Deadlines are a part of the newspaper business.
After 40 years of this work, the deadlines are second nature to me. I know when the deadlines are for the daily news stories to be in the system and read and when I must have stories ready for the religion, home and garden and opinion pages.
But sometimes, deadlines make things difficult. Today’s column is one of those times. I had to write it on Friday before I knew just how the National Socialist Movement’s rally in downtown Newnan turned out. So I’m writing, not knowing whether everything went smoothly or there was a major incident.
Still, this is the topic that has been on everyone’s mind for days. Certainly, it was on mine as I thought about what I needed to say to The Times-Herald’s readers today.
Cynthia Jenkins made a comment at a recent meeting about Newnan residents living peaceably – but in bubbles. Todd Slade, pastor at First Baptist Moreland, shared the oft stated observation that 11 a.m. Sunday is the most segregated hour in the South.
Well, I can say with certainty that the bubbles have been punctured. While most of the houses of worship in Coweta County this morning may have a preponderance of members from one race today, many folks in the pews have been in some worship experiences this week with people who are different from them.
And not just folk with more or less melanin in their skin, but people with different worship styles, theological understandings and lifestyles.
The Friday night prayer rally at Greenville Street Park brought together hundreds to pray, sing and prayer walk downtown. All around them were chalk art.
One space of bricks simply had the name “Jesus.” A huge rainbow was on the platform where racists were expected to spew their vitriol on Saturday.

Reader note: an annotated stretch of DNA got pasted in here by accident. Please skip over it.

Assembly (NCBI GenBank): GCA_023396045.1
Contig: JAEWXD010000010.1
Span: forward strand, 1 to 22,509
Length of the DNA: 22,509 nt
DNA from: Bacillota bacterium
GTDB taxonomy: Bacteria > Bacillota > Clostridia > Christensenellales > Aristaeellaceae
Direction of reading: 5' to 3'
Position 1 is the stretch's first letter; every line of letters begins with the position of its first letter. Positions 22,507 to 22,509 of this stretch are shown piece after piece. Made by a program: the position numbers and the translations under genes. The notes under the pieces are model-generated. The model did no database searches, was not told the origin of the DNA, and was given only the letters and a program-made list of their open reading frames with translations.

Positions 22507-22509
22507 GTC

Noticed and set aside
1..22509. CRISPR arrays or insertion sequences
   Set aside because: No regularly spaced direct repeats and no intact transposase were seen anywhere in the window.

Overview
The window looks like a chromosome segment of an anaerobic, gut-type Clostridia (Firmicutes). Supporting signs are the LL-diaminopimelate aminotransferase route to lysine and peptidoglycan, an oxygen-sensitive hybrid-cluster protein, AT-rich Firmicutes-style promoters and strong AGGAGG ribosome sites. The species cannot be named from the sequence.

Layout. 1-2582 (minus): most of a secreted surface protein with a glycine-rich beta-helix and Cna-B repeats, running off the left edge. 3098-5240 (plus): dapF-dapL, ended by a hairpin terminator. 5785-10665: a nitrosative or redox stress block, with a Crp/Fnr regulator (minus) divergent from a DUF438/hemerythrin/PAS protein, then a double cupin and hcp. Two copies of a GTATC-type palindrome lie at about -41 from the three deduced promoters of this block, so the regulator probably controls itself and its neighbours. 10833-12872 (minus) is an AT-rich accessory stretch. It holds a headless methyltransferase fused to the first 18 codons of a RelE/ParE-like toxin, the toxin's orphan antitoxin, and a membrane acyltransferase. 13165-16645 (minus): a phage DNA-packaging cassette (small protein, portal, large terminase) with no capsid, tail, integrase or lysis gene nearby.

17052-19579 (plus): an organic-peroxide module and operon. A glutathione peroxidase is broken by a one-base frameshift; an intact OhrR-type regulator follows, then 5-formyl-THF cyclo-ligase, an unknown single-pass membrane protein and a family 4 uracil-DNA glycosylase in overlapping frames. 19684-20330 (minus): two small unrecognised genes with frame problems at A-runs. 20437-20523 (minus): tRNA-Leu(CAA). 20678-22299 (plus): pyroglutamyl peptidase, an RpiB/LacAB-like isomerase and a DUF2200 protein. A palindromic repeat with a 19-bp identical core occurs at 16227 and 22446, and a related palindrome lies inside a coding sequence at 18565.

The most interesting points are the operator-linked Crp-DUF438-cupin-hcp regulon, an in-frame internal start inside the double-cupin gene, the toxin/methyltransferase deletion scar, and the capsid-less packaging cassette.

The list of speakers for the interfaith rally at Willie Lynch Park and the unity service at St. Smyrna Baptist is remarkable – and historic. A few years ago, Harry Barrow invited a group that included Jews and Muslims to Newnan Presbyterian for a panel discussion.
But yesterday, there were Christians, Muslims, Jews and Hindus participating in public worship together – something that has never happened before in Coweta County. The teachings of the world’s major religious were brought to bear on a specific, vital point – that hatred is not of God and therefore all people are His children.
I’m sorry the National Socialist Movement chose our town for their rally, but I’ve been amazed to see people come together, talking about racial issues and concerns, determined to address them. There are plans already for a meeting in June to make sure the current dialogue continues and bears fruit.
Thursday morning, I had to run an errand that took me to Luthersville. When I got into the city limits one of the first things I saw was the sign at Rehoboth Baptist. It read “Red, Yellow, Black and White. They are precious in His sight.”
The words of that Sunday school song took me back 55-plus years. I remember learning the song sitting in small wooden chairs before I could read. I can sing the song in its entirety.
Now, I hope we’re prepared to start living like we believe it.
Winston Skinner is the news editor of The Newnan Times-Herald. He can be reached at firstname.lastname@example.org